Effect of Statins on Intracerebral Hemorrhage Outcome and Recurrence
Background and Purpose— 3-hydroxy-3-methylglutaryl coenzyme A (HMG-CoA) reductase inhibitors, or statins, have been associated with improved outcome after ischemic stroke and subarachnoid hemorrhage but an increased risk of incident intracerebral hemorrhage (ICH). We investigated (1) whether statin use before ICH was associated with functional independence at 90 days, and (2) whether survivors exposed to statins after ICH had an increased risk of recurrence.
Methods— We analyzed 629 consecutive ICH patients with 90-day outcome data enrolled in a prospective cohort study between 1998 to 2005. Statin use was determined by patient interview at the time of ICH and supplemented by medical record review. Independent status was defined as Glasgow Outcome Scale 4 or 5. ICH survivors were followed by telephone interview every 6 months.
Results— Statins were used by 149/629 (24%) before ICH. There was no effect of pre-ICH statin use on the rates of functional independence (28% versus 29%, P=0.84) or mortality (46% versus 45%, P=0.93). Medical comorbidities and warfarin use were more common in statin users. Hematoma volumes were similar (median 28 cm3 in pre-ICH statin users compared to 22 cm3 in nonusers, P=0.18). The multivariable-adjusted odds ratio for independent status in pre-ICH statin users was 1.16 (95% CI 0.65 to 2.10, P=0.62). ICH survivors treated with statins after discharge did not have a higher risk of recurrence (adjusted HR 0.82, 95% CI 0.34 to 1.99, P=0.66).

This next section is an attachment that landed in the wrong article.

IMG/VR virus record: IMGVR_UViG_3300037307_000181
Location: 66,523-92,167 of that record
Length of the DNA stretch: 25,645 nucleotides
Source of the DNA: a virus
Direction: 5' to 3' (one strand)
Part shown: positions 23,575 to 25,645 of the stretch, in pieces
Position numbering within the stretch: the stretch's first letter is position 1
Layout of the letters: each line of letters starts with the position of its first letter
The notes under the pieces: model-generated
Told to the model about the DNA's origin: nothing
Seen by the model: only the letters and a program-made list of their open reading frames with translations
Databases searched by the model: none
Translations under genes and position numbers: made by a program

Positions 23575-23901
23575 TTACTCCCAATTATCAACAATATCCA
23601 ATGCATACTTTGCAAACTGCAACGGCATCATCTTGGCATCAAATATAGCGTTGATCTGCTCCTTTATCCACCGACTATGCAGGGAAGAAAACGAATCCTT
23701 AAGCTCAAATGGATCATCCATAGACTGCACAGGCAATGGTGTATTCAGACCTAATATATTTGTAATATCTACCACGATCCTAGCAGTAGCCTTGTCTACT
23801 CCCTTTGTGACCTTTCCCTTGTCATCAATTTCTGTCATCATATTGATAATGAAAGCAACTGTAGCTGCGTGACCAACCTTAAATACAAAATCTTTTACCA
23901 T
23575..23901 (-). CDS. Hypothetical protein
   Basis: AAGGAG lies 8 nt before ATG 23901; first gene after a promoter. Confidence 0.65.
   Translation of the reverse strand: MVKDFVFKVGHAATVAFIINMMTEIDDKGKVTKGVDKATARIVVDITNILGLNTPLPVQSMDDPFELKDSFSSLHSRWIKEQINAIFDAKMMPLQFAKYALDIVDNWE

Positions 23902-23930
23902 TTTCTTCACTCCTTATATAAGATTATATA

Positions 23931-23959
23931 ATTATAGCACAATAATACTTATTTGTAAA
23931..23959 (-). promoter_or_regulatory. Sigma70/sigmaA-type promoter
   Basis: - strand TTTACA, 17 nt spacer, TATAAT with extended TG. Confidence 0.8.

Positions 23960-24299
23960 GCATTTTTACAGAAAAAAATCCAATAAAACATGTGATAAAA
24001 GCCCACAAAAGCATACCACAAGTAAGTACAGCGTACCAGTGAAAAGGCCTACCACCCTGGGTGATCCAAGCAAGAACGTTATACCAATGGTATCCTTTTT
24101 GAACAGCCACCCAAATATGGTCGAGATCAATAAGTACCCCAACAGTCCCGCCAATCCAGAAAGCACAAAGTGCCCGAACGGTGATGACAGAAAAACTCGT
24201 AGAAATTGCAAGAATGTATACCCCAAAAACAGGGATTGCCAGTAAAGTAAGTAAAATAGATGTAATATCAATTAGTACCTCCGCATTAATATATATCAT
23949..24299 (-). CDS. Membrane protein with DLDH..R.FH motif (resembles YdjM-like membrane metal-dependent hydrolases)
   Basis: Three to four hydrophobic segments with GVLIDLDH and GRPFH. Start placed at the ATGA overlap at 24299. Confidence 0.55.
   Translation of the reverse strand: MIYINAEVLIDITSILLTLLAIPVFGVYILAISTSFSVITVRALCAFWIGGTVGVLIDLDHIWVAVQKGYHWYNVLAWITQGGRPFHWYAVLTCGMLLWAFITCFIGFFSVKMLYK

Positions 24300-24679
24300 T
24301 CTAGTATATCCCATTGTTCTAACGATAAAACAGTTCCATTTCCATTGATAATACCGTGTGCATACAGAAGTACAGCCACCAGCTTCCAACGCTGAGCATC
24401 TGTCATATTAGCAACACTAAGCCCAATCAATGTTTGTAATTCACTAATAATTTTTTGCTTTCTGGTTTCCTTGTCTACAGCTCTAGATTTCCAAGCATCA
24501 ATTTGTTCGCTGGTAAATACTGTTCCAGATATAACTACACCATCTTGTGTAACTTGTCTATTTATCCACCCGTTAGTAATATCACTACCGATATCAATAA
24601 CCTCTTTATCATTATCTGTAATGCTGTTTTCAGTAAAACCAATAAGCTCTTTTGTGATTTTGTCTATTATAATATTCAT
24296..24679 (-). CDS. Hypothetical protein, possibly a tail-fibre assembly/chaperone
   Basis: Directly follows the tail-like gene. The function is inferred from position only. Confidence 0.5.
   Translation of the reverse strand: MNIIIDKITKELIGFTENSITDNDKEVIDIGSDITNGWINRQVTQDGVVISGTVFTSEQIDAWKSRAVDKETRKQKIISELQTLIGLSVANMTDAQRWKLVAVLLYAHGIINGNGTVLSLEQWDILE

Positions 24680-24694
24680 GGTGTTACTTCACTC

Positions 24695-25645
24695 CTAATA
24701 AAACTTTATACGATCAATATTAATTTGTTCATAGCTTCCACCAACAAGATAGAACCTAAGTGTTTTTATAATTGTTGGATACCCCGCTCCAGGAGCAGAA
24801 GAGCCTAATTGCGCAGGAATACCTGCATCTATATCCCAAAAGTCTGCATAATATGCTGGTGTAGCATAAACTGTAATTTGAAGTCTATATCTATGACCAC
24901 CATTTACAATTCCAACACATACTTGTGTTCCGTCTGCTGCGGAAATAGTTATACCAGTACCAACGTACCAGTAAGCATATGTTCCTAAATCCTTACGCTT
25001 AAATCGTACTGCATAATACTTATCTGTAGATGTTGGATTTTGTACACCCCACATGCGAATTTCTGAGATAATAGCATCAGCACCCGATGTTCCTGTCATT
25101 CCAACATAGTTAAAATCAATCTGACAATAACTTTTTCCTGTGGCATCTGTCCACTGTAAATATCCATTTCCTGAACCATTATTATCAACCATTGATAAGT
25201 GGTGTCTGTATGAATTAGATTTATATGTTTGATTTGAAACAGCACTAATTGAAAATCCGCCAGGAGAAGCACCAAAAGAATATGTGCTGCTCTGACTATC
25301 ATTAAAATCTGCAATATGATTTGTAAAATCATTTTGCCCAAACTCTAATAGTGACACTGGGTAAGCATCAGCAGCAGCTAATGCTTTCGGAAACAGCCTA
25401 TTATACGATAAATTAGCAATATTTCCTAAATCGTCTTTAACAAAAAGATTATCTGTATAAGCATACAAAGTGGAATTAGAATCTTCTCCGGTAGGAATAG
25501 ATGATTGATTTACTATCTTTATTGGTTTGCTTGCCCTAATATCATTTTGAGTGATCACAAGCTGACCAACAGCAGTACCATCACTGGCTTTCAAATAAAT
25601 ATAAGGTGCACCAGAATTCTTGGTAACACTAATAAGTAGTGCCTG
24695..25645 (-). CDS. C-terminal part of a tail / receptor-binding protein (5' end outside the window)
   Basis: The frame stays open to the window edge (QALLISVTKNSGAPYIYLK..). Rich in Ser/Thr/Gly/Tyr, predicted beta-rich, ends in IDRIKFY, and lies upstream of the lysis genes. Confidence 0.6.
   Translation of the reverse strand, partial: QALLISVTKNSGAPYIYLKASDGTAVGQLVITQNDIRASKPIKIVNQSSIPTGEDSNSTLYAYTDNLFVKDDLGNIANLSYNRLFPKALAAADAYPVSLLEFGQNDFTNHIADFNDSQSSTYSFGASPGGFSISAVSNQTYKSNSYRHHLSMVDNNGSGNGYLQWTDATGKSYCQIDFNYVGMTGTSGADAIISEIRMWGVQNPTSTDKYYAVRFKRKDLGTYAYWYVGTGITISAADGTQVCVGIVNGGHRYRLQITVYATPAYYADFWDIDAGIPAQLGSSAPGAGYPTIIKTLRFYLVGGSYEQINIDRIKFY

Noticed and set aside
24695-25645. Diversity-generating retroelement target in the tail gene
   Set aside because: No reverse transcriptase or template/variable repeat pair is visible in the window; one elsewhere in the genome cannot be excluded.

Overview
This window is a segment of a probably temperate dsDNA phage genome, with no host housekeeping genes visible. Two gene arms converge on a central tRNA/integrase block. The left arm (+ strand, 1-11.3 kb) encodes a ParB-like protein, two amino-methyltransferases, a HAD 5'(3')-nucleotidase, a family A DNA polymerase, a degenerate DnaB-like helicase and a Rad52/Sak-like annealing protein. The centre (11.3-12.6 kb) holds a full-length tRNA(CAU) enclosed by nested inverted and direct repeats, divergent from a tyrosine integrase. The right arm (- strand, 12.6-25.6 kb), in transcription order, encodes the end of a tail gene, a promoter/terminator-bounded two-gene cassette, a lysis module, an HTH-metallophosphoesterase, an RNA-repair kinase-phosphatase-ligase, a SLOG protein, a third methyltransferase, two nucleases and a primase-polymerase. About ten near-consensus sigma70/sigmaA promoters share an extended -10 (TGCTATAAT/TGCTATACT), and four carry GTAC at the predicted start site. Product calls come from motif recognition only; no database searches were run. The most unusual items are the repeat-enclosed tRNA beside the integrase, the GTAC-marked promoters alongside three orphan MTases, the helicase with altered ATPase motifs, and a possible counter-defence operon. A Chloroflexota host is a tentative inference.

Conclusions— Pre-ICH statin use is not associated with improved ICH functional outcome or mortality. Post-ICH statin use is not associated with an increased risk of ICH recurrence.
3-hydroxy-3-methylglutaryl coenzyme A (HMG-CoA) reductase inhibitors, or statins, have effects in addition to decreasing cholesterol synthesis.1 Statin-treated animals have better outcomes in experimental models of ischemic stroke2 and intracerebral hemorrhage (ICH).3,4 Human studies suggest that statins are associated with better outcomes after ischemic stroke5 and subarachnoid hemorrhage.6